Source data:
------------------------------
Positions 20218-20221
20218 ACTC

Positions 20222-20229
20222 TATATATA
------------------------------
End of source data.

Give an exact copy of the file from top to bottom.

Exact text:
Positions 20218-20221
20218 ACTC

Positions 20222-20229
20222 TATATATA